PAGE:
The art of the joke

Choose your humour well in presentations.

Silence. People look around, nervously. Then someone, quietly, from a corner of the room, hisses: “Idiot.”

You're making a speech, and you just started with a joke — a lengthy riff on why the chicken vacillated and vacillated, and then didn't cross the road. (Colonel Sanders, of Kentucky Fried Chicken fame, was on the other side.) Up north last weekend, it had your buddies hooting with laughter. But somehow, in the more sober environment of the workplace, it just doesn't work.

Sophomoric gags tend not to go over well in formal settings. But there definitely is a place for jokes in speechifying. Done right, says Lee Smart, creative director at Toronto's Second City Communications, the corporate division of the comedy troupe Second City, jokes can help communicate a serious message in a fun way.

So what's appropriate? Chris Earle, a director at Second City, says you should ask yourself first: “Is it actually funny? If you are trying too hard, it just won't work.” But, adds Earle, jokes don't have to be really funny to be effective. “Just a little bit of humour will help relax you — and everyone else.” Delivery is key. “Keep it short,” says Earle. “If you're spending more time telling the joke than communicating your message, you're not making a speech — you're doing standup.”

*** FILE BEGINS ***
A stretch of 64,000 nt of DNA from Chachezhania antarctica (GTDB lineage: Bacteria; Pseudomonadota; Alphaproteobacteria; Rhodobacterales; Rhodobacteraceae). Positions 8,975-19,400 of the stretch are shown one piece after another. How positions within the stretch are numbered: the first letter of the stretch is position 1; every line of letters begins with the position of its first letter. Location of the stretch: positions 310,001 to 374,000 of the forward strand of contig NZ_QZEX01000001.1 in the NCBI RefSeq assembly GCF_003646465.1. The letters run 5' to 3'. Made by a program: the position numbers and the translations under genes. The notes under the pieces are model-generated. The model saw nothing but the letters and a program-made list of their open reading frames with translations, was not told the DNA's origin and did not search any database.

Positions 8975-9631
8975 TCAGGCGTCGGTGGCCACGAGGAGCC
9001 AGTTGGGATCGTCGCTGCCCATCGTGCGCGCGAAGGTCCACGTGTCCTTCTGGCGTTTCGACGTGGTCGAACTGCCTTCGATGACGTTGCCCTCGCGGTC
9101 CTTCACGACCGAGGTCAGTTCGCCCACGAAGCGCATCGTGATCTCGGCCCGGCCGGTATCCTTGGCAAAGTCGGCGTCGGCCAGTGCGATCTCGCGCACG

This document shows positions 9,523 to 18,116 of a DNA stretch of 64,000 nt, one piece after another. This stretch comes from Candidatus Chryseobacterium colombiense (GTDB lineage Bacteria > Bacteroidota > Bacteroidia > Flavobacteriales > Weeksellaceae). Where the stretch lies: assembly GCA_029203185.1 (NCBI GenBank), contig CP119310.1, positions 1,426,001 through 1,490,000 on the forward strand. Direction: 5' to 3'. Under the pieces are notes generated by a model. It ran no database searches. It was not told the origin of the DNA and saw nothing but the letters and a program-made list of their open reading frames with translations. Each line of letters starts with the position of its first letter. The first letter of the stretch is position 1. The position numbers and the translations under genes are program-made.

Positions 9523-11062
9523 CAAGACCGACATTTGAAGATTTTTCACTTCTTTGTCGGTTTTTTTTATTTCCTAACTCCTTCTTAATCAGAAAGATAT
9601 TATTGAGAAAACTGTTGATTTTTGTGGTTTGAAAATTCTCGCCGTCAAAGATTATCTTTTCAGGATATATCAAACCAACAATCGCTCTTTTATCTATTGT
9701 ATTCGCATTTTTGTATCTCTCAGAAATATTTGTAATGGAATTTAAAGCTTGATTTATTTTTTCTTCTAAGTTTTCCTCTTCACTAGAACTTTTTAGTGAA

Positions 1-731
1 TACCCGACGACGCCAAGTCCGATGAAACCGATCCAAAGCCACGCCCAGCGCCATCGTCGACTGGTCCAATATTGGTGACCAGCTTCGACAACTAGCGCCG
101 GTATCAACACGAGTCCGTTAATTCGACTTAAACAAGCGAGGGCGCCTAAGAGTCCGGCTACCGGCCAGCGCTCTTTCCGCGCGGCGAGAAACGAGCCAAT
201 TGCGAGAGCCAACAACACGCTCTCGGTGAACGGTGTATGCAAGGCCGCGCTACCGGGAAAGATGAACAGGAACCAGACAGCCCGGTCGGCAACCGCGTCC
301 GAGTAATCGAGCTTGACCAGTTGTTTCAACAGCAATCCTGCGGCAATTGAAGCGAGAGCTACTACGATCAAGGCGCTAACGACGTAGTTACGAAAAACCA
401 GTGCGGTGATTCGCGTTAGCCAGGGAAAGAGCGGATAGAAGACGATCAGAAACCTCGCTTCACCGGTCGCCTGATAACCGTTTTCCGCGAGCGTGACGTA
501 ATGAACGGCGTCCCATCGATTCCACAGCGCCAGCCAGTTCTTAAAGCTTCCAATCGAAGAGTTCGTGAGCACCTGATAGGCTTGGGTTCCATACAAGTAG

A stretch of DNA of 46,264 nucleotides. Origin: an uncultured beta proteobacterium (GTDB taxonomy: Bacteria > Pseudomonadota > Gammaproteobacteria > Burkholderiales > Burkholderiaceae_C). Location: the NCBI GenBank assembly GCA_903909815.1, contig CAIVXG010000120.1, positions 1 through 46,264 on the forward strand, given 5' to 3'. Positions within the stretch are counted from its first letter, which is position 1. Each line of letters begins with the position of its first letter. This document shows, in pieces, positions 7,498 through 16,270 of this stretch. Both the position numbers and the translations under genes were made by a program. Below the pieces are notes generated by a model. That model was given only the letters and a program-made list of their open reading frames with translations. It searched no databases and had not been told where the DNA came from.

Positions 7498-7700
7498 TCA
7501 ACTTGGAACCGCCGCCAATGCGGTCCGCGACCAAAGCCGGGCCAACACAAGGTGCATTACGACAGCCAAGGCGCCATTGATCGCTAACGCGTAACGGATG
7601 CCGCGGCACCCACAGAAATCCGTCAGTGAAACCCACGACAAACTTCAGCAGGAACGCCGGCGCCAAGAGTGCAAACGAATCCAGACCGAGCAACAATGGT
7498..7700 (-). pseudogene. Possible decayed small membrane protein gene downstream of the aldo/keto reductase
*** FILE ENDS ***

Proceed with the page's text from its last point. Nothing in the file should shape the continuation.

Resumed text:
Content-wise, gauge your audience, and err on the side of caution. Avoid racist or insensitive jokes, but, “if you're in management, poking fun at yourself can work wonders,” Earle advises. Another tip, for smaller groups? Gently make fun of someone's habits — like writing very long reports. “What such jokes can do,” says Earle, is “take the group outside the situation, remind them we're all human beings.”

Earle recommends a running gag to keep people with you. “I was at an office retreat out west,” he says “and someone threw in a joke about some meek technical guy who went wild on the dance floor the night before. It made its way through the entire speech, and became very funny.” The joke sent up someone doing something out of character, but wasn't too critical. Another technique? Riff off something that just happened. “Billy Crystal does that at the Oscars,” Earle says. “He'll find something, an embarrassing technical glitch, say, and use it to wake up the audience.” What about a really tough crowd? “There may be some issue, some tension hanging over the group,” says Second City Communications president Steve Johnston. Before making your next speech to a stone-faced bunch, try to find what the problem is, and come at it from an irreverent angle. By addressing the issue head on, you diffuse the tension — and show you're aware there's a problem.

Above all, Earle says, use common sense. If people don't laugh, chances are they didn't realize you were trying to be funny. “Don't try to recover with another joke,” he says. “You'll dig an even deeper hole. Just move smoothly into your presentation.”